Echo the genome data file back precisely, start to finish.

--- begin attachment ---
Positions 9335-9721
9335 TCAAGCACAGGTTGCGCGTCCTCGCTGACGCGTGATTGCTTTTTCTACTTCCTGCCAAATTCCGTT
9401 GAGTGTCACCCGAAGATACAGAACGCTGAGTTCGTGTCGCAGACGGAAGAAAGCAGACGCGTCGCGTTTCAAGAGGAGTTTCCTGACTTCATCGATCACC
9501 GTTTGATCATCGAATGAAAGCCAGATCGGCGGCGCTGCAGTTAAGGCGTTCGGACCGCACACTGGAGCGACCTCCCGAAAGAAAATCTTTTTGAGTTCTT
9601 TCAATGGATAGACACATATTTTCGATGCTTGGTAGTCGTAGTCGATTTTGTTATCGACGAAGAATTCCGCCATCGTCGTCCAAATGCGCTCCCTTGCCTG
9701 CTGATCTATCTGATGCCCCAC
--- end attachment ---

Positions 9335-9721
9335 TCAAGCACAGGTTGCGCGTCCTCGCTGACGCGTGATTGCTTTTTCTACTTCCTGCCAAATTCCGTT
9401 GAGTGTCACCCGAAGATACAGAACGCTGAGTTCGTGTCGCAGACGGAAGAAAGCAGACGCGTCGCGTTTCAAGAGGAGTTTCCTGACTTCATCGATCACC
9501 GTTTGATCATCGAATGAAAGCCAGATCGGCGGCGCTGCAGTTAAGGCGTTCGGACCGCACACTGGAGCGACCTCCCGAAAGAAAATCTTTTTGAGTTCTT
9601 TCAATGGATAGACACATATTTTCGATGCTTGGTAGTCGTAGTCGATTTTGTTATCGACGAAGAATTCCGCCATCGTCGTCCAAATGCGCTCCCTTGCCTG
9701 CTGATCTATCTGATGCCCCAC